Tierra Verde Farm owner Ron Plis, who primarily sells free-range chicken eggs and canned vegetables as a cottage food vendor, said he joined the market in 2012 when he had an excess of eggs and needed an outlet. His daughter also began making cheddar bacon scones, which easily became a favorite among market visitors last year, Trice said.
“Initially it was like we wanted to sell our products, but now it’s kind of like a family where you get to know people and everybody seems to be real nice,” Plis said. “I really enjoy the camaraderie with the other vendors and the customers.”
Music and more
Despite the emphasis on vendors, the market is not all economic in nature.
With arts and crafts, kids’ activities and open green space for picnicking, the market has traditionally attracted customers across different demographics, particularly those who are looking to spend time with family and friends outdoors.
With a stage set up in the open space, the market also features the musical stylings of local entertainers.
CEO and founder of DentonRadio.com Jake Laughlin, one of two performance coordinators for the market, said the goal for this year’s music selection is to offer as much variety in genre as possible.
John Thomas sharpens a pocketknife on a set of five grinding wheels. This is name’s first time sharpening knifes at the community market, but second year selling honey with his family. Photo by Edward Balusek – Visuals Editor
Performers include The Velvet Army, an all-female pop-rock band, and The Holophonics, a ska-reggae cover band.
“It’s pretty eclectic,” Laughlin said. “We’ve got everything from country bands to pop bands and rock bands to everything else in between.”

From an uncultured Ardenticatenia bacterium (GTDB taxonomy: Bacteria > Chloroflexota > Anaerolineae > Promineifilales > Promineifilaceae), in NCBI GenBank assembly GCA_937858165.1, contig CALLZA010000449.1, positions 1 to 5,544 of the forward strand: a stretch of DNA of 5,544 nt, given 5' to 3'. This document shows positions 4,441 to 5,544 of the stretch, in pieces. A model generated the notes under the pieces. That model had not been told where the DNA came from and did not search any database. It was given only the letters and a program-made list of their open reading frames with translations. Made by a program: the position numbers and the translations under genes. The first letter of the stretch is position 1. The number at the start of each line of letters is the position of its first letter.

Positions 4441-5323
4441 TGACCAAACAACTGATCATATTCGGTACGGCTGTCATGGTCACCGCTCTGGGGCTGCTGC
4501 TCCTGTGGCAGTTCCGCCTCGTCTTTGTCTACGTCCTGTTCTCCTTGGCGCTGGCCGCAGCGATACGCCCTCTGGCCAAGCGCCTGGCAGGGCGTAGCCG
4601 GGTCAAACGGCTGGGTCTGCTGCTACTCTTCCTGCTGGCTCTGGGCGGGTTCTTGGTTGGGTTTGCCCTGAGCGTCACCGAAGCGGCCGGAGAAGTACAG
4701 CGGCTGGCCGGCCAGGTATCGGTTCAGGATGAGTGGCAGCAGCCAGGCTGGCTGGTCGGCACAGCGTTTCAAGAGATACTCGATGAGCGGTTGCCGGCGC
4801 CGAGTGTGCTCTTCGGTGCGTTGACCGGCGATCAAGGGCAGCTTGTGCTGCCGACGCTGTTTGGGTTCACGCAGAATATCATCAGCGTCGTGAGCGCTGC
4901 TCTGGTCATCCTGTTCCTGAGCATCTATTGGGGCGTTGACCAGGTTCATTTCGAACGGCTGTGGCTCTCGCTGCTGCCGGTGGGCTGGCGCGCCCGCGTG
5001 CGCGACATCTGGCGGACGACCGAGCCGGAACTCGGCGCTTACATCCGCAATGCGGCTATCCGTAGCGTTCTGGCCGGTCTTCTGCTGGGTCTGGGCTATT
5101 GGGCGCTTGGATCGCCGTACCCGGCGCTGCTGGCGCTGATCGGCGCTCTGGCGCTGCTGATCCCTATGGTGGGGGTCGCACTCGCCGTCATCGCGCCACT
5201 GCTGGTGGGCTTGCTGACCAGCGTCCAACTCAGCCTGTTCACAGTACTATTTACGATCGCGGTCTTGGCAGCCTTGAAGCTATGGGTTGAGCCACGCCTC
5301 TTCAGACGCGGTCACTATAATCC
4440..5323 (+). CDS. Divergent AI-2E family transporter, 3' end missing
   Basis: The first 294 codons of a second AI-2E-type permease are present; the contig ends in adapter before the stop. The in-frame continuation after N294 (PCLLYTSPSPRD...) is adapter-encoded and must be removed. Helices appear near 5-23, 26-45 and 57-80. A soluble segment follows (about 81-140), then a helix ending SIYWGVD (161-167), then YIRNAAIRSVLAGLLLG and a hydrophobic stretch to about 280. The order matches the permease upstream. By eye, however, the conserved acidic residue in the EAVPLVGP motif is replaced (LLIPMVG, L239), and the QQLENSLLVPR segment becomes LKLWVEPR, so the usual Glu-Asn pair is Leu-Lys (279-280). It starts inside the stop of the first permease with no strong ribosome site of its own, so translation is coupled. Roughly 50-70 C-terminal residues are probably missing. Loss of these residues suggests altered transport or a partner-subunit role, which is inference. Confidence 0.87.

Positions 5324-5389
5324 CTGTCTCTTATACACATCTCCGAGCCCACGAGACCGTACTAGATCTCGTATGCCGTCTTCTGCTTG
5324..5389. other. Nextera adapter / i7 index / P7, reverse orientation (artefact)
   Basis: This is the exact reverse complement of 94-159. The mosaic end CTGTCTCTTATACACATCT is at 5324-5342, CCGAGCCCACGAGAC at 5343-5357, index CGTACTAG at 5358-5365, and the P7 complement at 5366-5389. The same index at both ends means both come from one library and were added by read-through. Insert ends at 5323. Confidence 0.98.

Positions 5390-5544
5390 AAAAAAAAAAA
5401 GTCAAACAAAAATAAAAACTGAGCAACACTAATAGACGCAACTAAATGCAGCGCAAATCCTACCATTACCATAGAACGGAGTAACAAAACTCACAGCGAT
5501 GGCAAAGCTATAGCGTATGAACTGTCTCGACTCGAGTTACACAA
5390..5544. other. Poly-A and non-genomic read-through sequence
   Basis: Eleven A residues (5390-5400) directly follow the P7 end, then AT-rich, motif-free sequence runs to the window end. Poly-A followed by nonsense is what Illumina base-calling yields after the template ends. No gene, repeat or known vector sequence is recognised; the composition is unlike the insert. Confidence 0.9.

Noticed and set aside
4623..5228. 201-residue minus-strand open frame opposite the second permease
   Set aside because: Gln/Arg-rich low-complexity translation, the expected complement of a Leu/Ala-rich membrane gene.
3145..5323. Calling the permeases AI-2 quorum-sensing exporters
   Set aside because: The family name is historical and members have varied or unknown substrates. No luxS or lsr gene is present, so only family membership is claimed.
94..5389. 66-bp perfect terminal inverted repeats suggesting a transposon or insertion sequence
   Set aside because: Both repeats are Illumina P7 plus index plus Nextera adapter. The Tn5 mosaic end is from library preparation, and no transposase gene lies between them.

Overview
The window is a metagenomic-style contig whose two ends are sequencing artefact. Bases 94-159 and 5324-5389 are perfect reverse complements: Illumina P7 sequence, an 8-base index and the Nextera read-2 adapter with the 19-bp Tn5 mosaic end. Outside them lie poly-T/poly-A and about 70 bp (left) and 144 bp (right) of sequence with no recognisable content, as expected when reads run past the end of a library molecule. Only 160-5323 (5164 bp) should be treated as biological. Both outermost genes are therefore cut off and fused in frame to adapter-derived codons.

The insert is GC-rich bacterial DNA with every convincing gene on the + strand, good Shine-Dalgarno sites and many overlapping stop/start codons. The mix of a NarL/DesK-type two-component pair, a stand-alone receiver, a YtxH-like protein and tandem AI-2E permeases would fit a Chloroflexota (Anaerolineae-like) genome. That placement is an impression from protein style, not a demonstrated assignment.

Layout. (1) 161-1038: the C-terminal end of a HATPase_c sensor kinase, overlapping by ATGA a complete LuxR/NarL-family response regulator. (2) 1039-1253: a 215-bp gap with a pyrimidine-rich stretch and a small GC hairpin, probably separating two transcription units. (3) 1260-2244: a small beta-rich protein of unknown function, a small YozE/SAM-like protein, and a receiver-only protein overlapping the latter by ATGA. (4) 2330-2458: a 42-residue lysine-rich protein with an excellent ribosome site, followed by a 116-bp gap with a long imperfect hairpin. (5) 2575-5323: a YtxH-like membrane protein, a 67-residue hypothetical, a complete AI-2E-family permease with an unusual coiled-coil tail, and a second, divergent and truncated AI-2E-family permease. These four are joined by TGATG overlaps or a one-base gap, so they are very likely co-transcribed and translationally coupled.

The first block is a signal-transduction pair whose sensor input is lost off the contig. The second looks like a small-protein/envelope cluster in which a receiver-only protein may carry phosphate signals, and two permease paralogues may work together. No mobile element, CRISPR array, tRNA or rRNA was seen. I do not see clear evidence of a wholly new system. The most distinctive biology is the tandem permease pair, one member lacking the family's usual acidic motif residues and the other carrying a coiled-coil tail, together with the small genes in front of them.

In past years, the market would have musicians performing on select weekends, but this time, Laughlin said the performances happen consistently throughout each open day and have become more like concerts with customers and visitors staying longer to listen to the local talent.
However, just like the vendors, all musicians must be from the Denton area to perform at the event.
“It’s kind of a fun mix to be able to get some local Denton music along with some local Denton makers, so everything screams Denton at the top of its lungs,” Laughlin said.
Recently, the market received a $75,000 grant from the U.S. Department of Agriculture, which it used to expand the green space to 1.6 acres, increase outdoor seating to accommodate 120 people and double marketing efforts to recruit new farmers and allow for training.
Another source of funding was the market’s first Denton Roller Disco last month where participants wore their roller skates to a disco party at the Lone Star Indoor Sports Center. Trice said it was so successful – raising about $2,000 for the market – that she plans on hosting it again next year.
Phillips said these accomplishments have helped the market become a seasonal attraction in the community, allowing other business owners or organizers to incorporate the market’s ideas into their activities.
“Besides just being a fantastic experience for visitors and locals alike, [the Community Market has] become a place for local creatives to take the risk and put their creations out there and see how it flies,” she said. “I think it’s giving people the confidence to not just create, but also create and share.”
Featured Image: Onions and turnips sit on a table under the Harvest House tent for opening weekend of the Community Market. Photo by Meagan Sullivan – Staff Photographer